The gameplay of Boom Blox is pretty simple: blocks are stacked upon each other in strange-looking towers, and you use the Wiimote to throw a ball and get these towers to fall. Such a goofy game was probably the last thing anyone expected from the director of Jaws or even Jurassic Park, but Spielberg said, “I am a gamer myself, and I really wanted to create a video game that I could play with my kids.”

The party game was a success both commercially and critically, selling over 450,000 copies two months after its release and earning an 85 on Metacritic. Its sequel, Boom Blox Bash Party, was conceived immediately after the first game was completed. Spielberg and the team had so many ideas and were so high-energy that producer Amir Rahimi commented that he “could hardly stop them from doing a sequel.”

Thank heavens, too, because Boom Blox Bash Party was just as unanimously praised as its predecessor, earning an 86 on Metacritic. The future looked bright for the franchise, and as early as 2008, there were talks about other consoles getting the first game too. It was even stated that Spielberg occasionally expressed interest in making a Boom Blox movie, but a spokesperson said it was just brainstorming.

However, the Boom Blox games have remained imprisoned to the Wii, and we’ve never received so much as rumors about a third game. These games are also the last things Spielberg released in the video game industry, and while they’re great games, they’re also over 15 years old.

It’s baffling how this franchise never got a title for the Wii U or the Switch, especially when EA shut down online servers in 2012, preventing Bash Party players from uploading and downloading user-created levels. The popularity of Angry Birds might’ve played a part in that, with the two franchises sharing very similar gameplay but Angry Birds being in 2D and not 3D.

Regardless, the only noteworthy things Spielberg has done involving video games since then were direct Ready Player One, a film adaptation of a novel set in a virtual reality game called the OASIS, and be an executive producer for Paramount’s Halo series. We’ve yet to hear any news of Spielberg truly stepping back into the video game industry, but should he?


Should Spielberg Make Games Again?

If we look at Spielberg’s failures — The Dig and LMNO — the obvious common thread here is that these projects were too ambitious for their time. However, given how much the landscape has changed, there’s no reason to believe The Dig couldn’t be made today with far better graphics and puzzles. A huge limitation was that it was on PC and therefore limited to low graphics and a keyboard and mouse, but that’s no longer the case given how well-designed PCs are for gaming these days.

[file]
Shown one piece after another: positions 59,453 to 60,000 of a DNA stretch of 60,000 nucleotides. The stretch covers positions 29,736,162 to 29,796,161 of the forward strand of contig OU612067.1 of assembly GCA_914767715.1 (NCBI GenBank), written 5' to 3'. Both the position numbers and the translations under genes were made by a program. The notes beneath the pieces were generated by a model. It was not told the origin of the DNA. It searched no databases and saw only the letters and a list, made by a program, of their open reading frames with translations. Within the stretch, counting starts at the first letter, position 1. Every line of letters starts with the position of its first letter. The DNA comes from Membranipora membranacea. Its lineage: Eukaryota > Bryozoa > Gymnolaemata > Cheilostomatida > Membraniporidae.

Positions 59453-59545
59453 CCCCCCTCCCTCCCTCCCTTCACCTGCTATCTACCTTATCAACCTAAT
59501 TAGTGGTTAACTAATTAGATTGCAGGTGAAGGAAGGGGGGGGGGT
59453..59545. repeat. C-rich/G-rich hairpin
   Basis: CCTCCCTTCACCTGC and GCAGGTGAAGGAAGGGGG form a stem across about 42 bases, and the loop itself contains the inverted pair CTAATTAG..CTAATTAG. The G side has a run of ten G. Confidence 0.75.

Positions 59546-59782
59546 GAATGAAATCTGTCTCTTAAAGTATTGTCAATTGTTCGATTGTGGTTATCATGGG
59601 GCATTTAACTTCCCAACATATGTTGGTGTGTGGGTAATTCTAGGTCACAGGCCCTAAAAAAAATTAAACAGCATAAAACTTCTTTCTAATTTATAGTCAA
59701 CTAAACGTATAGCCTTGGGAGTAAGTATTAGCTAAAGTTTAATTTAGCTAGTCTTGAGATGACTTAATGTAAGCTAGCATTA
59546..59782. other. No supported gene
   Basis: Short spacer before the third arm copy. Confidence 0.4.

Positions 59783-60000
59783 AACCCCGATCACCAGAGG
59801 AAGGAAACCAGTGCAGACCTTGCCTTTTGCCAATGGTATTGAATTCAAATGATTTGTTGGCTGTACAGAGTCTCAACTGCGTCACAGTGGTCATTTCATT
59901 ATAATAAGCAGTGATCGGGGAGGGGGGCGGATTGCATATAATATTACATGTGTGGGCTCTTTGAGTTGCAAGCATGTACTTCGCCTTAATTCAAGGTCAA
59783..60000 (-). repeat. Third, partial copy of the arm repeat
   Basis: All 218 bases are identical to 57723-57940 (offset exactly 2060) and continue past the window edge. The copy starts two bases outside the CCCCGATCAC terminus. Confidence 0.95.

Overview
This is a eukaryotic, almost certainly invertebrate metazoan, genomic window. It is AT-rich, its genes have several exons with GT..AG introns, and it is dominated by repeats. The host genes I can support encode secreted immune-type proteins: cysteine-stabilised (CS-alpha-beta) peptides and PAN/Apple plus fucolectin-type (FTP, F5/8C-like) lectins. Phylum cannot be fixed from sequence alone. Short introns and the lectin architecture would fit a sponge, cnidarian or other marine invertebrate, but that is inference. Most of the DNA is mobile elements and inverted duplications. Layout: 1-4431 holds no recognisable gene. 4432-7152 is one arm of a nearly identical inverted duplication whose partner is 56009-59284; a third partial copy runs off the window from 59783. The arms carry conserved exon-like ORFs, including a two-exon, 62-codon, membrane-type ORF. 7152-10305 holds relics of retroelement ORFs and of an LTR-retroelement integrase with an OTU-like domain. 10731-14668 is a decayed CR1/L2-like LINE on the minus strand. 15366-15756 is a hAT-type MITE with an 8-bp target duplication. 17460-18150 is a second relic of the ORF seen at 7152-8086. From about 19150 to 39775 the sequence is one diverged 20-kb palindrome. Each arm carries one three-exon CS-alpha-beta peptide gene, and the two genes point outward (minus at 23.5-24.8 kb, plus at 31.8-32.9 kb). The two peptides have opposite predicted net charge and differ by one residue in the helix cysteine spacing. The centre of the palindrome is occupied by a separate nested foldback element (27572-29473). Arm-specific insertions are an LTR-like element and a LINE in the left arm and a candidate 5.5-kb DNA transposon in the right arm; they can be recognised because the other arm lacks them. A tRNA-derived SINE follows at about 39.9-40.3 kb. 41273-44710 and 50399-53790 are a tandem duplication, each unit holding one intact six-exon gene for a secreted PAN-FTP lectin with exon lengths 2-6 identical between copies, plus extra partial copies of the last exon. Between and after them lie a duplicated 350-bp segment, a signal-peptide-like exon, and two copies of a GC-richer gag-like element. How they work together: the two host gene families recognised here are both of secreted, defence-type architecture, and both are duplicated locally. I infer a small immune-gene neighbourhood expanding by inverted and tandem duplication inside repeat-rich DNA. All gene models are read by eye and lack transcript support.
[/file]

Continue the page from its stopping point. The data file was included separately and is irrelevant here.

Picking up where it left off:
LMNO still feels too ambitious, but tone that ambition down a notch or two, and the game might just be possible, especially with AI itself having evolved greatly since the 2020s, as much as we hate to admit it. Heavy narrative games that feel more like interactive movies have become all the rage over the last decade with games like The Last of Us and Alan Wake II. Similarly, games like The Wolf Among Us and Detroit: Become Human have also been renowned for your choices mattering to both the story and characters. Spielberg was ahead of his time with both The Dig and LMNO.

The same can be said if we look at his successes, too. Medal of Honor popularized a genre so much that WWII shooters have now become extremely commonplace. It’s more noteworthy if your shooter isn’t set during this period. Boom Blox’s easy-to-understand nature made it insane fun to play for non-gamers, so much so that Angry Birds, a game with such similar gameplay, helped kickstart a golden era of mobile gaming. Apps like Where’s My Water and Cut the Rope dominated the Play Store because of how accessible they were to casual players.

Spielberg has only been involved in seven published games, a far cry from the 34 feature films he’s directed, a plethora of them utterly iconic. He’s always going to be known, first and foremost, for his contributions to cinema. However, there’s enough to suggest that if he chose to, he could make a distinct mark on gaming as well, or at least have a legacy that’s, as his beloved Animaniacs would say, “zanier to the max” than it already is.